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For users and developers, performance figures are significant. The findings are compared on the basis of the size of the file. The two platforms. The basic aim of calculating file size is to obtain a better understanding of the configuration and runtime dependency of the packages.
Android apps are compiled into APK files (Android Package). There was an error. APK file typically consists of a group of . DEX (Android software files) files operating in an Android framework as one device file. There was a mistake. The APK file simply is the version of the ‘AndroidManifest.xml’ contents compressed.

Windows Mobile apps use cab-files for packaging and deployment of applications. In the first stage, the application is packaged into a cabinet file while creating a distributable file. This CAB file can be mounted on other computers to extend and instal it. Basically, a CAB file is an executable file containing the programme, tools, addictions like DLLs or other resource files.

Tom Morten Gronli, Jarle Hansen and Gheorghita Ghinea from Brunel University, London conducted a comparative study of mobile development environments. A demo example application was developed in the comparative study on Windows Mobile and Android development platforms to show the scale of the application deployments. A basic programme that printed a text line on the computer was the application for demo examples. The code example resulted in the following:

The demo application’s deployment size was 2,8 kB in Windows Mobile.The prototype application was 9.3 KB in the Android world.The denoted file sizes were without a shrinker or programme. This is the type of file that will be downloaded or sent to an end user and installed on its computer. As seen from above, the Windows Mobile demo application was 2.8 KB in file size, while Android was approximately 3 times 9.3 KB in size. This is an example of the total sum to be grouped together with each client programme in the configuration and the runtime dependencies.. As for the number of code lines, Windows Mobile only required 11 lines, while Android needed 28 lines.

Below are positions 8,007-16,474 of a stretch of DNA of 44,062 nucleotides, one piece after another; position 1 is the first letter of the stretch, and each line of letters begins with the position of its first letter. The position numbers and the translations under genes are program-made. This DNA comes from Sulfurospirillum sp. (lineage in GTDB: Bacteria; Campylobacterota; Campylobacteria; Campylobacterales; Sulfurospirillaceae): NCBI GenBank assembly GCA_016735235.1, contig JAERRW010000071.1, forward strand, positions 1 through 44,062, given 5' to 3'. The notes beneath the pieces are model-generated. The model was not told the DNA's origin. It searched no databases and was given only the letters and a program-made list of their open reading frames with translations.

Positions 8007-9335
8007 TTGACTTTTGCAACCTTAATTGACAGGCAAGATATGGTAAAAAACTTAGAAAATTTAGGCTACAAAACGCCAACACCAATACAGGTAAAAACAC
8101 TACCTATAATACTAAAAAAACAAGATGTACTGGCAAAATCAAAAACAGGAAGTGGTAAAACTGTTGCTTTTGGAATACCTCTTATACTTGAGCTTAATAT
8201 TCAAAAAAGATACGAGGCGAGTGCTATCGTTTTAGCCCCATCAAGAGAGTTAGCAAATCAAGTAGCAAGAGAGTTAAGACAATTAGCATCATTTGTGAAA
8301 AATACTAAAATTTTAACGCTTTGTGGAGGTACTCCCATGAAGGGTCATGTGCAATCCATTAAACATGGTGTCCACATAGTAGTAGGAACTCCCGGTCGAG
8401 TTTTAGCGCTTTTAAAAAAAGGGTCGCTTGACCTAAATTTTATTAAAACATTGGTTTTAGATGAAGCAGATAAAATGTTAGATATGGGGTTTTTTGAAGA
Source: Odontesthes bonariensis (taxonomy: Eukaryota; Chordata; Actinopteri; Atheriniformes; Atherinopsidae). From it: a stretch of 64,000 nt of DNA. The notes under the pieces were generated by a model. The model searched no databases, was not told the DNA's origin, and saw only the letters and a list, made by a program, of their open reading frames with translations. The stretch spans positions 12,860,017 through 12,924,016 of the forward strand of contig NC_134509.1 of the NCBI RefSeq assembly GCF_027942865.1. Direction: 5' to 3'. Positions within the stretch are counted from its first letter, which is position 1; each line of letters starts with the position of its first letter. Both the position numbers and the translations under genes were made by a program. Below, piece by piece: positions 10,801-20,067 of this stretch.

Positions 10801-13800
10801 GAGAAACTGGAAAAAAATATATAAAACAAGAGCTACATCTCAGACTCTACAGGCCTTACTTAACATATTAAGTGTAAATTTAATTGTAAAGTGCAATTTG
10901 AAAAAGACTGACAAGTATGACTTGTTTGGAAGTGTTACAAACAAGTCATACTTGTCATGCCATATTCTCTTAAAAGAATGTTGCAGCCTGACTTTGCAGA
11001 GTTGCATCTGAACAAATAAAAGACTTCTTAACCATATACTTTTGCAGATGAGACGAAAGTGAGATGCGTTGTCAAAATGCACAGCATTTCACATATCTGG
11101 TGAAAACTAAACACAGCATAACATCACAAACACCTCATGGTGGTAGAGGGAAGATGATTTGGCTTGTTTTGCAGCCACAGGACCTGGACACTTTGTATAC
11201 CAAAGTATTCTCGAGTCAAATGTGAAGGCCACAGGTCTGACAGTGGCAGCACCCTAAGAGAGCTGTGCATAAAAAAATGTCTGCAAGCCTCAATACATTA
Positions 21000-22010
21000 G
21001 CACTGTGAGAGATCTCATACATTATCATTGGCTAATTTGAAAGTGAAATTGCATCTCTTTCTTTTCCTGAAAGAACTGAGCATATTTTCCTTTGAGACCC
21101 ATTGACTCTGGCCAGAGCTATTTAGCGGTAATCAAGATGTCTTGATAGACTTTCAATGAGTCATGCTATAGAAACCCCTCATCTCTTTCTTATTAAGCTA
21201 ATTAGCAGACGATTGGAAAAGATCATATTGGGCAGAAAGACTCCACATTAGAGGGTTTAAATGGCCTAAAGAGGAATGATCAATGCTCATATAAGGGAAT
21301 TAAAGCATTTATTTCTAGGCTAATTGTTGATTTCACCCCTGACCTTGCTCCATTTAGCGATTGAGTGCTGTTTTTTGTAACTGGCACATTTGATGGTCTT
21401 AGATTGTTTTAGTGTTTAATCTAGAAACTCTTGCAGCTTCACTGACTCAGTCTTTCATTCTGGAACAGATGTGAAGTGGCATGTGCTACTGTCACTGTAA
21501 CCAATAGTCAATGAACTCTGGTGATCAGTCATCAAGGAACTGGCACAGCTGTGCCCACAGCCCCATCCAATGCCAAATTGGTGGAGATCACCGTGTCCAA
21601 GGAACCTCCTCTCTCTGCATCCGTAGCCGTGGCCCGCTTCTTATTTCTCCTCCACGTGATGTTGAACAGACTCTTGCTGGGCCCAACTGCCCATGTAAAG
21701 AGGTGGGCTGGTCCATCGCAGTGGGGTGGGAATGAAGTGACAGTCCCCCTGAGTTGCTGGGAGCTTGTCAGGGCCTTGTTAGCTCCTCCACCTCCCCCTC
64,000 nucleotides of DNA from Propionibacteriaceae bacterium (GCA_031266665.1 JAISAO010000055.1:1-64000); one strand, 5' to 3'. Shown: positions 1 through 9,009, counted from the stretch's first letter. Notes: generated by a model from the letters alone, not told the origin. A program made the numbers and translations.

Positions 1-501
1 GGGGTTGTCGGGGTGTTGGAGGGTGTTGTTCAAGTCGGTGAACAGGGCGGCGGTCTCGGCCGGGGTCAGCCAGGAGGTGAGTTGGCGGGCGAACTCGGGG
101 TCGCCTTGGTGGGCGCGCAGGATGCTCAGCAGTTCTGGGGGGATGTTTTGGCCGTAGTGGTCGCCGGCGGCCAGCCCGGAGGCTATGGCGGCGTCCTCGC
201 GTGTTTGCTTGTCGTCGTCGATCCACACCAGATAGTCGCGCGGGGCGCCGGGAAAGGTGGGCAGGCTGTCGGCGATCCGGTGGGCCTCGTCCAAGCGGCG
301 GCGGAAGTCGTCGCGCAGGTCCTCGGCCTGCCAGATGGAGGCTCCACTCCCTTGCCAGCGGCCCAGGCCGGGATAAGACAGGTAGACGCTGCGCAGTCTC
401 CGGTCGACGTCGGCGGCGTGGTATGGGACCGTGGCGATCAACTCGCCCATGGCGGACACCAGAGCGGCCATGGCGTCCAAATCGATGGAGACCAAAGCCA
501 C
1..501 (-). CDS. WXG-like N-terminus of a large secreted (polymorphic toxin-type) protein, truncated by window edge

Comparison of Developer Support

The help of developers is a very important feature for speed and quality in the process of development. Although both mobile platforms are identical, there are some specific developer support differences. When we consider the built-in developer environment (IDE) and instrumentation, the differences become clearer.

Visual Studio, which Microsoft built again, is the only option for the development of Windows Mobile. Windows Mobile requires Microsoft support with Visual Studio, so it can incorporate new features and ship them in the IDE. The group can make only recommendations but has no direct impact. However, as continuity is guaranteed, it has a positive side. In addition, Microsoft is able to ensure consistency through the process of approval during shipment of new goods.